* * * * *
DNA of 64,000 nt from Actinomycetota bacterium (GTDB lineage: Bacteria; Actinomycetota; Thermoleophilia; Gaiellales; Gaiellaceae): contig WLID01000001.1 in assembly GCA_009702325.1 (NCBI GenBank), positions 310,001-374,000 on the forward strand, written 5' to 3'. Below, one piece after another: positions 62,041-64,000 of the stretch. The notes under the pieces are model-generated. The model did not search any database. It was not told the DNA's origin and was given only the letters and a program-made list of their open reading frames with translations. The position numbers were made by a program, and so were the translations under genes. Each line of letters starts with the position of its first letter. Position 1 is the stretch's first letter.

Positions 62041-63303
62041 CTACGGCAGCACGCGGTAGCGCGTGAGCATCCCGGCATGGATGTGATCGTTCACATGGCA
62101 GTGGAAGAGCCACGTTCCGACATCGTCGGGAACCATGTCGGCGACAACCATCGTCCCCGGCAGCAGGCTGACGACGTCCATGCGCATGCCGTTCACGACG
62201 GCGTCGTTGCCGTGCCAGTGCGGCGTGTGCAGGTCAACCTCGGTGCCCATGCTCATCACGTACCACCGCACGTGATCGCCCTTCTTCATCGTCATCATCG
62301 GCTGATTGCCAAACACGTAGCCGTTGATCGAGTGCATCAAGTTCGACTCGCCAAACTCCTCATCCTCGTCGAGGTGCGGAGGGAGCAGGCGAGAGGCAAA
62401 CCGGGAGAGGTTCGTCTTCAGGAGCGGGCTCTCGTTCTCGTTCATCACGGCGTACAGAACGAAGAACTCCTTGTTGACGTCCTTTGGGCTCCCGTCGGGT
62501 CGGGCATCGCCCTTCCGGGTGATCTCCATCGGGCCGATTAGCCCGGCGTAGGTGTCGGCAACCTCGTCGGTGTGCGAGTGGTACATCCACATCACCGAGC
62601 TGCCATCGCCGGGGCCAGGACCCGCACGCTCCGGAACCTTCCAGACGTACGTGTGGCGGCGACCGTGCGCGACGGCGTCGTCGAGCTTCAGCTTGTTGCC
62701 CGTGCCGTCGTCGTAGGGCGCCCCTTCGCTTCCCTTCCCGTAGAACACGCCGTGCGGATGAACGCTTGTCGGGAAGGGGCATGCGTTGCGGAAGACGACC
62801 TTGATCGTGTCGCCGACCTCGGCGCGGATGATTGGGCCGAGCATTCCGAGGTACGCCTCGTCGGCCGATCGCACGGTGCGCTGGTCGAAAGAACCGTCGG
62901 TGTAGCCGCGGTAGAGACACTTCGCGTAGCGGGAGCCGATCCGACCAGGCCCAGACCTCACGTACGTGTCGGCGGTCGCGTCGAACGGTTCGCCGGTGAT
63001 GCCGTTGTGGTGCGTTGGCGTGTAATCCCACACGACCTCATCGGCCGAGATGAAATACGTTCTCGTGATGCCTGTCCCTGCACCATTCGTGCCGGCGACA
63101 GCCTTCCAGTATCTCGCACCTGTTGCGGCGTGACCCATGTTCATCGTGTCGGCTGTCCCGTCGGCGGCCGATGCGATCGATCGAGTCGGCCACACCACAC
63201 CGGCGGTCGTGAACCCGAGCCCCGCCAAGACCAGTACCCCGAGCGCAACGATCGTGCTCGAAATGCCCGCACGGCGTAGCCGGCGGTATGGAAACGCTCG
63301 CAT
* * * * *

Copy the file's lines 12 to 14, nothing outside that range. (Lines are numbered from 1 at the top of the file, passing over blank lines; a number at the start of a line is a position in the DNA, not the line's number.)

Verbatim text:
62901 TGTAGCCGCGGTAGAGACACTTCGCGTAGCGGGAGCCGATCCGACCAGGCCCAGACCTCACGTACGTGTCGGCGGTCGCGTCGAACGGTTCGCCGGTGAT
63001 GCCGTTGTGGTGCGTTGGCGTGTAATCCCACACGACCTCATCGGCCGAGATGAAATACGTTCTCGTGATGCCTGTCCCTGCACCATTCGTGCCGGCGACA
63101 GCCTTCCAGTATCTCGCACCTGTTGCGGCGTGACCCATGTTCATCGTGTCGGCTGTCCCGTCGGCGGCCGATGCGATCGATCGAGTCGGCCACACCACAC